- Léo’s Insights 2019-2020
- Léo’s Insights 2020-2021
- Léo’s Insights 2018-2019 Academic Year
The COVID-19 pandemic was a game changer of immeasurable proportion! I have tried to show how it should have caused us all to rethink our understanding of what schools, learning and education are and how they are delivered.
We discussed how schools are largely viewed as daycares rather than the educational institutions they claim to be. We then addressed how the age-old concern respecting the socialization of children was shown to be more of a school handicap than that of the home educated.
We showed that in-school academic achievements and grades were essentially meaningless if all students simply advanced to the next grade without clearly demonstrating that objectives were learned or programs completed. Likewise, we addressed how fears of accumulating learning gaps while being stuck at home were ill-founded, if indeed being home was a negative.
All of these lessons led us to expose the fallacy of the existence of school standards or of their being measurable. Finally, it was shown that sending all students home did not endorse home education as much as it normalized the extension of school ideology and methodology into the home, hence the ubiquitous referral to all the students being forced into “home schooling.”
If there was one thing that was clearly manifested it was that distress was overwhelmingly expressed by fear of change, fear of modernization and fear of doing things differently from what has always been done. Indeed, I believe fear was far more the “epidemic” than the actual COVID-19 “pandemic.”
I realize the risk in making such a comment, but I need to share this observation because I believe fear blinded many to a very positive outcome of the response to the pandemic. Families were reunited. Children could no longer go to school so they were home. At least one parent had to be home with them. Parents often could no longer work out of the home and so they also were sequestered at home with the family.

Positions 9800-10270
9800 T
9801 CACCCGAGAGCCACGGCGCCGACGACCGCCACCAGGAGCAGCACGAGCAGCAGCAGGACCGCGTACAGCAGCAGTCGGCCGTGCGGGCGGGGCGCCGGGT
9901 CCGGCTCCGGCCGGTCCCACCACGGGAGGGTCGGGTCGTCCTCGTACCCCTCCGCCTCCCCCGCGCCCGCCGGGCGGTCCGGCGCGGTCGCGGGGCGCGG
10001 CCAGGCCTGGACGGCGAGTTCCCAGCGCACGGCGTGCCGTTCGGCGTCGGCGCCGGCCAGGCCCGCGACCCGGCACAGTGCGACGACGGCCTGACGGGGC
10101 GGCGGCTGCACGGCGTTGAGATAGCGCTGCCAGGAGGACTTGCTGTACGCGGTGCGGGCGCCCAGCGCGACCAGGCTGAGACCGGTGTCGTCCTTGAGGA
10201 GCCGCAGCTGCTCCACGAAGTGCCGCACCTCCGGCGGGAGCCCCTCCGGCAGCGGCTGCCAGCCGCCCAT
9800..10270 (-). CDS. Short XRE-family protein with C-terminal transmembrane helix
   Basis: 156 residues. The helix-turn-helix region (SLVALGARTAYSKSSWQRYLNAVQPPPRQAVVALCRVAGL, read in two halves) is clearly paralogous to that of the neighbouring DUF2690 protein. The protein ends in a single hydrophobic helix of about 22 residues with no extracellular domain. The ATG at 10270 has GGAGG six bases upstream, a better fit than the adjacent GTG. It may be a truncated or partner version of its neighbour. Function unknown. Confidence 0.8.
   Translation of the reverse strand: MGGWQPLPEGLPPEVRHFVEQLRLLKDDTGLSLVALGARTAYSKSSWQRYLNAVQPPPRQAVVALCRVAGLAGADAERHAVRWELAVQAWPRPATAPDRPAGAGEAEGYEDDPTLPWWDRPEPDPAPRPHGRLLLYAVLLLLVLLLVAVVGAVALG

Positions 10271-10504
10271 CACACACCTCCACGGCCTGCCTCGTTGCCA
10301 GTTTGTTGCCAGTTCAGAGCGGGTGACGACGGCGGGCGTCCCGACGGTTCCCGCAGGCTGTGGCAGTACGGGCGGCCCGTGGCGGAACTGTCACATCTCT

Nobody celebrates the loss of jobs or reductions in pay. That’s not what I am saying. What I am saying is that many people rediscovered how important family was, either by their absence by being quarantined from extended family or because of our being forced into our own immediate nucleus.
Many children were delighted to be home and to have mom and dad there also. Others may not have shared that sentiment. Parents started valuing children as blessings and all discovered how much fun they could have when focussing on each other’s fundamental value and needs.
Projects were engaged in or finally completed, videos were watched, with parental supervision, and games long abandoned were pulled out for the first time in years. Bad habits were either checked or discarded and new, better habits were created in order to better live together.
Most importantly, I believe the sequestering of families gave everyone the chance to check their own behaviours and to learn how living with others requires that others be more important than ourselves.
Now, I am under no illusion as to how prevalent these positive changes were experienced. There were undoubtedly many situations which were less than ideal and just as the quarantine gave reason to reflect on positive things, it also provided opportunity to make already bad situations worse.
Yet, no matter what really transpired as a consequence of the COVID-19 response, I believe everyone was challenged to re-evaluate a number of things including their values, ideology and position in life and family. Some may even have discovered or rediscovered that God was in control. Imagine that!